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Arisaema Enthusiast Group (AEG) Discussion List (and other= Arisaema Enthusiast Group (AEG) Discussion List (and other=
Wed Jun 17 04:28:51 CEST 1998

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From: Paul Botting <pbotting at CROSSLINK.NET>
Subject: Pinellia cordata
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I'm somewhat puzzled.  Several years ago, I bought a piece of Pinellia
cordata from Don Jacobs' Eco Gardens.  It has striking veining and a purp=le
underside to the leaves which rarely exceed 5".  It is a jewel that doesn='t
get more than 4" off the ground.  It has the bulbils both at the base of
the leaf stalk and at the axil.  It has a tendency to go dormant when
things are not to its liking, especially when it gets too hat and dry.

Then I got Pinellia cordata from Kaichen.  All three plants are green wit=h
no veining and no purple underside.  The leaves are at present a little
shorter and wider than the Jacobs variety.  From this I concluded that th=e
species is plain and that the Jacobs version is of garden origin, either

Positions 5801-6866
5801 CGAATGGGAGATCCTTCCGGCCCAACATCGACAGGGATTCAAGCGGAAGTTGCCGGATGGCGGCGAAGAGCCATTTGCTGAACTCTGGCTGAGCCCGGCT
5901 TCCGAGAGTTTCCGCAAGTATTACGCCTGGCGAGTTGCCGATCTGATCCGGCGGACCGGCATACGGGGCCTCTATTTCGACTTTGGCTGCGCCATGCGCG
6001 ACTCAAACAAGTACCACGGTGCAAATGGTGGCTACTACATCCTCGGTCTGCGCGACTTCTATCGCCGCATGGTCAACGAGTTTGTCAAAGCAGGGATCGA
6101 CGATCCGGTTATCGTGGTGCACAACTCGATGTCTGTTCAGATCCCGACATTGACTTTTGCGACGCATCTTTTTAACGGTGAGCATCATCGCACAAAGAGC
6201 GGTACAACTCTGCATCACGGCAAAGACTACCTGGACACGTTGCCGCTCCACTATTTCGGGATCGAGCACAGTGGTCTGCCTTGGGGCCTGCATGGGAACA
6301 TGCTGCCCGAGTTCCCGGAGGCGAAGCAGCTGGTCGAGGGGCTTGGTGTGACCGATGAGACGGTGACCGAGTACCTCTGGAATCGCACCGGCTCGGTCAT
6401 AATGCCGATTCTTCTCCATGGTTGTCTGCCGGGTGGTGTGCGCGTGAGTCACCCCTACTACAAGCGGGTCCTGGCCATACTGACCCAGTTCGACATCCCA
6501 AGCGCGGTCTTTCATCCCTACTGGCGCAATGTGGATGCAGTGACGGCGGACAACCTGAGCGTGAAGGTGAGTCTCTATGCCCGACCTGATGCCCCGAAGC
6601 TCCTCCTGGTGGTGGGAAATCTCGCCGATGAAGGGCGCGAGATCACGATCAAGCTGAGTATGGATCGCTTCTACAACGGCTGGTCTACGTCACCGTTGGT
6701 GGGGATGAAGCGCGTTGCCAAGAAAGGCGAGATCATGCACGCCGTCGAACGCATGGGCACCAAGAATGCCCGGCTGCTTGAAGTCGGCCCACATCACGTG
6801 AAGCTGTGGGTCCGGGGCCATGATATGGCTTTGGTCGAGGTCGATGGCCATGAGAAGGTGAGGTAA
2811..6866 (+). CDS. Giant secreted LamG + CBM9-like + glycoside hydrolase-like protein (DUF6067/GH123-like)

from China of here in the States.

Then, to my surprise, I discovered two plain specimans among my Jacobs
clump that are indistinguishable from the Kaichen imports.  This suggests
that the either the Jacobs version does not "breed true" or that the
attempt I made last year to cross it with Pinellia tripartita was
successful, even though I was not successful in collecting the seeds.  I
shall move these plain ones and grow them a while and see how they develo=p.
It does seem unlikely that two so seemingly diverse characteristics as t=he
veining and reverse color would be as closely linked as this would imply.

Then to add to my confusion, Ellen mentions having two clones.  How do th=ey
differ, and was one from Don Jacobs?  Are Pinellias known to hybridize in

One thing I can add is that the bulbils require no cold period to start

Of course, it may turn out that the Kaichen version is not cordata but so=me
other species.  But then how to explain my plain "seedlings".

Much fun!

Paul Botting
Maryland, zone 6b

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